Email from Debbie Tharp:
Prop 14 in California in incumbent protection and access prevention. Loss of ballot access in California is a loss for the nation as a whole. Prop 14 (the top two initiative) allows voters to vote for any party they want in the primary elections, and it is being sold as a way to open up the primaries, but any time a similar bill has been passed in any other state, it has resulted in incumbents being re elected 95% of the time. Voters can come out in droves during the primary to bring an incumbent’s weakest opponent to the finals and drive out the viable third party alternative altogether. Please help us defeat this un-democratic initiative and retain our right to a real choice in the fall elections. We only have until June 8th to stop this nightmare!
You can help by contacting Beau Cain at firstname.lastname@example.org . This is a very organized effort. We have a call center and professional scripts. We have to call 60,000 voters by June 8th so every phone call helps!
Thank you so much!
Debbie also mentioned that phonebanking training is taking place about every other night:
it’s liberty manager. i did the training and it is a great system. the calling is over tonight, but they are going to keep doing training sessions every other night or so.
Debbie continues, explaining that this system was first tried out in the last days of the Joe Kennedy special election campaign, and that she hopes to see it used by other states in the future:
My idea at National, and I am getting from people’s reactions that this may be a pipe dream, is that when something like this comes up, for instance the Kennedy campaign, prop 14 here, Michigan’s lack of ballot access, etc., we can have nationwide efforts at calling people, instead of just statewide. You see, when a crisis or opportunity for the party pops up, it is not all of the time, so libs in any one state will be very active for short stints, and then become inactive again because there is no volunteer effort that needs their participation. If we, on the other hand, help each state as a national whole when a problem or opportunity comes up, volunteers will stay more active and excited, and we will have more success with all of our efforts nationwide because we have more volunteers as a whole. I don’t see why it should only be Californians who fight prop 14, or Michiganians who are forced to fight for ballot access without outside volunteer help. Any victory for one state is victory for liberty as a whole.
What do you think?
This video shows how to use Liberty Manager:
More about what has been done so far in an email forwarded from California LP State Chair Kevin Takenaga to IPR’s Trent Hill:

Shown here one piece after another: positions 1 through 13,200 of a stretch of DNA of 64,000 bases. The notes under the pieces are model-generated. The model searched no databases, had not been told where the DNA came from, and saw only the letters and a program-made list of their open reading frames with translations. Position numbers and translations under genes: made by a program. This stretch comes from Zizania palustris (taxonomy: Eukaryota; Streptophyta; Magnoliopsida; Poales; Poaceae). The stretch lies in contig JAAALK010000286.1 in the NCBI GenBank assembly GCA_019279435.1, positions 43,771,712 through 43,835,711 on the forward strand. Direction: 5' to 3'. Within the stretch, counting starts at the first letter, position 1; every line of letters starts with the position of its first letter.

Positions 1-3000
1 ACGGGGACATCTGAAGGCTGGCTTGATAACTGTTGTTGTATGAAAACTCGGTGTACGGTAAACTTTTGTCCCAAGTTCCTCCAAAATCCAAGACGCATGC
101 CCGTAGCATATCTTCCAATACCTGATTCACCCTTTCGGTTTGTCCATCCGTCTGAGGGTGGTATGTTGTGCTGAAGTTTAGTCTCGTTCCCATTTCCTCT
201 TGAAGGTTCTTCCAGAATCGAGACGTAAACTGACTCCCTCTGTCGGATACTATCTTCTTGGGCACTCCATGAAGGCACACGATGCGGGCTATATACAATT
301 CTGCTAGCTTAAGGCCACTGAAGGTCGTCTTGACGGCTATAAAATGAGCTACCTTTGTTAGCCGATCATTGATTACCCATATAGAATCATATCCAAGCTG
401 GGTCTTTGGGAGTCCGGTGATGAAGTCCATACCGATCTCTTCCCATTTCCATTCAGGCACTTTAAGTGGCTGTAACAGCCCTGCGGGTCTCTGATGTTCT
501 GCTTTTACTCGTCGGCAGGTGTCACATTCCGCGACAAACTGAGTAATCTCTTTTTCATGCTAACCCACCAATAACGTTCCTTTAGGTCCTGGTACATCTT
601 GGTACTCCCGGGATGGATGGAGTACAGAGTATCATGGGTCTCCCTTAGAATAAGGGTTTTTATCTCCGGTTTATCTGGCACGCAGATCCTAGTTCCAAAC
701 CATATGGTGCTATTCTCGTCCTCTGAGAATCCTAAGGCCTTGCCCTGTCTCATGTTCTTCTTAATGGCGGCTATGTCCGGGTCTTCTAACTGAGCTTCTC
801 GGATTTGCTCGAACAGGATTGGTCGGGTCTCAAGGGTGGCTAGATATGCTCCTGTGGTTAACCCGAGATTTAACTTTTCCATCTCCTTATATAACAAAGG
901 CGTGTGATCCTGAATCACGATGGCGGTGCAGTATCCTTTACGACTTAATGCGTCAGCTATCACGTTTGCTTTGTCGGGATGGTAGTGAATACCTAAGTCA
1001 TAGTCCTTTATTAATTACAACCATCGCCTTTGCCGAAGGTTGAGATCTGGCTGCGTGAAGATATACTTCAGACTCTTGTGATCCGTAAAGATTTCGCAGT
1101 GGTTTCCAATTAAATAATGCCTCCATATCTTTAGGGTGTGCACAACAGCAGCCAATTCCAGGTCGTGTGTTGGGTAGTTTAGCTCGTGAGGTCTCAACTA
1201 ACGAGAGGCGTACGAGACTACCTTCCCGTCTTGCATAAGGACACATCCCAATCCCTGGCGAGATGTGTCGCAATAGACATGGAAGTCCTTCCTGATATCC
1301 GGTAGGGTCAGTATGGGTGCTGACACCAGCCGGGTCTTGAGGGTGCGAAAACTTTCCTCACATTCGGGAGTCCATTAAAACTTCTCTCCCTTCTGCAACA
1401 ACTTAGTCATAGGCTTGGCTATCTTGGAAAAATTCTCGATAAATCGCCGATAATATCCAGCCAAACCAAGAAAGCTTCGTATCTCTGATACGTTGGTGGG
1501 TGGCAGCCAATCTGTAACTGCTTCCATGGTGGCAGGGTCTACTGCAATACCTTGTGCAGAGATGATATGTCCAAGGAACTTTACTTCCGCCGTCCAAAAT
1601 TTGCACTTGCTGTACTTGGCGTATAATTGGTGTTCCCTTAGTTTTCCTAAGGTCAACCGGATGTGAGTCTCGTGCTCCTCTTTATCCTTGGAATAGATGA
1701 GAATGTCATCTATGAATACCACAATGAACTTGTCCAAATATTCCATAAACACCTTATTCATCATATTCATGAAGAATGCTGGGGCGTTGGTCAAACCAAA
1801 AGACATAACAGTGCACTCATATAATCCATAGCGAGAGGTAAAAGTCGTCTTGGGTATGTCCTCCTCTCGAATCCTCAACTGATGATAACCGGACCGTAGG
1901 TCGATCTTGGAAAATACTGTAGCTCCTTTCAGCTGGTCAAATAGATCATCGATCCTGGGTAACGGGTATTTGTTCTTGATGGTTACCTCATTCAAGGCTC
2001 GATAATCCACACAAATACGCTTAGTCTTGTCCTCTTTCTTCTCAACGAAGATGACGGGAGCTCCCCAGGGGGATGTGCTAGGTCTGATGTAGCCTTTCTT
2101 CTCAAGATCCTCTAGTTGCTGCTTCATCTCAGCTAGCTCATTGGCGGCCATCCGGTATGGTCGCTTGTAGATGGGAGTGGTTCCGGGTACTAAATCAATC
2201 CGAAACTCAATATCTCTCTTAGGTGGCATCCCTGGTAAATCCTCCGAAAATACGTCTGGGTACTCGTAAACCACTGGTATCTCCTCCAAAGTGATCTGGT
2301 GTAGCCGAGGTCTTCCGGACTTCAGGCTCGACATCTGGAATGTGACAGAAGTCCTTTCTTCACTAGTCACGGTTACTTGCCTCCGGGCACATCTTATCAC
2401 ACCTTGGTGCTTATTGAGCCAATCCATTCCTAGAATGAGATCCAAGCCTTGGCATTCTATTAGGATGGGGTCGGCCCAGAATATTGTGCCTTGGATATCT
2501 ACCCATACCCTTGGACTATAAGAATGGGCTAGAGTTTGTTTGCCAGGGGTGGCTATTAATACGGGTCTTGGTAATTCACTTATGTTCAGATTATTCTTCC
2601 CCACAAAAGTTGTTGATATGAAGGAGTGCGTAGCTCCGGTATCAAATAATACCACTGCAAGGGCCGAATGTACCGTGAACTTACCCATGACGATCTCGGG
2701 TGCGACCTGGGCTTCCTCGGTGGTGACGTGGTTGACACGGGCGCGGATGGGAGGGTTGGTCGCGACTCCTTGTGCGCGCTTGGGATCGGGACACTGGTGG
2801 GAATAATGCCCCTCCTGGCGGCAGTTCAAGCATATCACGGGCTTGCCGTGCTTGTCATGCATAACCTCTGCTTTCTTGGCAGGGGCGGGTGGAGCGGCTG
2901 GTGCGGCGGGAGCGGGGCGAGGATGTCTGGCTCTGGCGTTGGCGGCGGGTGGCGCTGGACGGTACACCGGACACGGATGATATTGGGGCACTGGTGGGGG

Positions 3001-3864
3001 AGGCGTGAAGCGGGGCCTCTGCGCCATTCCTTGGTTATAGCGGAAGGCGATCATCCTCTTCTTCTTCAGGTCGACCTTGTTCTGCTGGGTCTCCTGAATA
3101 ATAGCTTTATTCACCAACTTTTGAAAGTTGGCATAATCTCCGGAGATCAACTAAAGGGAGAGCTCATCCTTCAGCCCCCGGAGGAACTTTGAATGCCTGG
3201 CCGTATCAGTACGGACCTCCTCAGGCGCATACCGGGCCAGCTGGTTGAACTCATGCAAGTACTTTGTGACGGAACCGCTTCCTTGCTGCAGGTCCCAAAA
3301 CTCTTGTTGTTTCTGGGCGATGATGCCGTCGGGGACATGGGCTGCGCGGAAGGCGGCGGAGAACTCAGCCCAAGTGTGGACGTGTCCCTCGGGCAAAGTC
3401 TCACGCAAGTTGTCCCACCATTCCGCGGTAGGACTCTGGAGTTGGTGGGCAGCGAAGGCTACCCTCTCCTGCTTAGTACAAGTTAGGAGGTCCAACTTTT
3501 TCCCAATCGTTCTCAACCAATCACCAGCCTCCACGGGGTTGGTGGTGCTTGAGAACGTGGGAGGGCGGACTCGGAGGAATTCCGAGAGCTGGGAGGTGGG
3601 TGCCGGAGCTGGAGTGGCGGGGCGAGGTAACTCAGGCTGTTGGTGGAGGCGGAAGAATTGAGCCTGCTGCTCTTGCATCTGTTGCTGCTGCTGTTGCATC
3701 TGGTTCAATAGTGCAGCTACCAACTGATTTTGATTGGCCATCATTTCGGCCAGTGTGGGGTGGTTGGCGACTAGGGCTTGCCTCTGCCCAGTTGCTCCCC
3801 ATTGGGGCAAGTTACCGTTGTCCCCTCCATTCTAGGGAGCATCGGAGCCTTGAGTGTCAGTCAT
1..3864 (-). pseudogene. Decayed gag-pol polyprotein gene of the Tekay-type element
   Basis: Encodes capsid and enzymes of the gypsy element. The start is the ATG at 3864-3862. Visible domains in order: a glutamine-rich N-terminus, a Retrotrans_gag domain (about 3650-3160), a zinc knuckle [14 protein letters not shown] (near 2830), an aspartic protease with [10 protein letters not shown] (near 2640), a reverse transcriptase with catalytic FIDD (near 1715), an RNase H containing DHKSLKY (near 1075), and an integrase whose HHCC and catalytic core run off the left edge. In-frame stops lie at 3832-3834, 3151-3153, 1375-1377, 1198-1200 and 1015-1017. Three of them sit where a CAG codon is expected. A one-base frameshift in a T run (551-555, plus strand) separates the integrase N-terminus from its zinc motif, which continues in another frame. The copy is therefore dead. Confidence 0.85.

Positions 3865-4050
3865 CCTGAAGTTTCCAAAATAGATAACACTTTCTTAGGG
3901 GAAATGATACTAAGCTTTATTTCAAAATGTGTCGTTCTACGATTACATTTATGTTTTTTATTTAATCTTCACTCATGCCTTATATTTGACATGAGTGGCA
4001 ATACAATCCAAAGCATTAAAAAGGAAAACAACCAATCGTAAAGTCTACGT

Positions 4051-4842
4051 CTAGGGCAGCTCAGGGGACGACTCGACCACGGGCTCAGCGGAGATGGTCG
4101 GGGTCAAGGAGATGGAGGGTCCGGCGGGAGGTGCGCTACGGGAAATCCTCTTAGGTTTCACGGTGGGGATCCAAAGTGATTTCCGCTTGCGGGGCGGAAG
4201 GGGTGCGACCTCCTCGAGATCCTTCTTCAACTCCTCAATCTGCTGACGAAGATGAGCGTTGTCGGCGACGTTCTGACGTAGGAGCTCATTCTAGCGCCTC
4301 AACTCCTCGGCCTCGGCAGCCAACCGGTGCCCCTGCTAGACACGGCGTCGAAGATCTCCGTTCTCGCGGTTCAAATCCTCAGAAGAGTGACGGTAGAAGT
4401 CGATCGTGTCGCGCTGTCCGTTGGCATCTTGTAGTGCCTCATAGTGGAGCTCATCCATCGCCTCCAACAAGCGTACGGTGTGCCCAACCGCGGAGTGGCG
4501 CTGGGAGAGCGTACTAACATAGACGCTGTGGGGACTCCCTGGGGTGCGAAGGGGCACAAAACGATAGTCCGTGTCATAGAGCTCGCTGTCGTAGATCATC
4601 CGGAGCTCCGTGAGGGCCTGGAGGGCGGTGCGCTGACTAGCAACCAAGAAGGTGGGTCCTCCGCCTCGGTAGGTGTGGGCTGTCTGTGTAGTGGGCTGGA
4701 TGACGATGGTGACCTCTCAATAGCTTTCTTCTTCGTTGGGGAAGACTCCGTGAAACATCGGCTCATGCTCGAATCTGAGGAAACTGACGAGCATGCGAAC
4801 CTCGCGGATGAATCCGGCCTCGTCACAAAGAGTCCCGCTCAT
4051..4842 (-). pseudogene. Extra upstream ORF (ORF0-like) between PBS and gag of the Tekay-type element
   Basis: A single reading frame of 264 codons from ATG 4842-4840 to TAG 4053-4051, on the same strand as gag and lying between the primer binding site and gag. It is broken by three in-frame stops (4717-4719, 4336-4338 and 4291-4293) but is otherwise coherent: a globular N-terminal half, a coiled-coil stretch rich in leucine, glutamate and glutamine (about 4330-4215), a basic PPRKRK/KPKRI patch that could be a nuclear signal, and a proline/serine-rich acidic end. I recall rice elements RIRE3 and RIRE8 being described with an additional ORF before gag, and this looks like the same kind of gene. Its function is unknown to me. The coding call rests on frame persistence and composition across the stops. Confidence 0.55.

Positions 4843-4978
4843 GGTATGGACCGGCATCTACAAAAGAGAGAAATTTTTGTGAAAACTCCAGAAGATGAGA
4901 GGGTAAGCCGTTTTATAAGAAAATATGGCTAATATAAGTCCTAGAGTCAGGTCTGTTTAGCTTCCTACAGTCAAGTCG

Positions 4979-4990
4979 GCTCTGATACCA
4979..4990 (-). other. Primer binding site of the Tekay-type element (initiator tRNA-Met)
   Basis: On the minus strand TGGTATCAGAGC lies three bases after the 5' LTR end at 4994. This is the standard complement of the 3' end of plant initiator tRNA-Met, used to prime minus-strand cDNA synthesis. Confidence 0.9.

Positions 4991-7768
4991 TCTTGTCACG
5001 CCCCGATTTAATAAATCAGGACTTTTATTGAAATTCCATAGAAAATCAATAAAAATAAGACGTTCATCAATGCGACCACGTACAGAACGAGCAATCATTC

We started our phone calling GOTV program on May 10th, using Stewart
Flood’s Liberty Manager (aka BallotBase from several years ago.)
We have had ongoing training sessions (with Stewart) to teach people how
to use the system and we are continuing to recruit others. Recruitment
emails have been sent to our general email list, our county officers, and
to our candidates. Our State Party officers have been putting out the
call to local affiliates.
We have 60K numbers of registered Libertarian voters in our system. We
have contacted a little over 1K so far. Volunteer signups have been slow,
but are steadily increasing. I suspect that will increase as we publicize
the results of the recent poll.
Our top caller is Chuck McGlawn, a member from Orange County and has
personally made 432 calls and reached slightly half that amount (either a
live person or answering machine.) He is a veteran of BallotBase and once
made over 2500 calls in one week.
In June 2006, the last California Gubernatorial primary election, the LP
had a 26.31% participation rate, far lower than both the D’s & R’s. We
aim to increase that with this GOTV effort.
See for the breakdown–
We are also stuck with having a National Convention in between now and the
June 8th election (bad timing.) We’d like to make at least 3-4K calls
before the Convention.
The following was sent out by the Libertarian Party of California about Prop 14:
Why Defeat Proposition 14?
Proposition 14 would change California’s voting system in the following ways:
1. Parties will no longer be able to hold closed Primary Elections, and thus will not be able to protect themselves from ill-intended outside interference from the two major Parties.
2. Only the two candidates who get the most votes in the Primary Elections would be put on the ballot for the General Election in November, regardless of their Party affiliations. Thus, a race on the November ballot will have only two candidates, and it would almost certainly be a Democrat and a Republican, or two Democrats, or two Republicans. Voters will lose choices in the elections that count!
3. It would also eliminate write-in votes in the General Election, further guaranteeing that only Democratic and Republican Party candidates will ever be put on a California General Election ballot.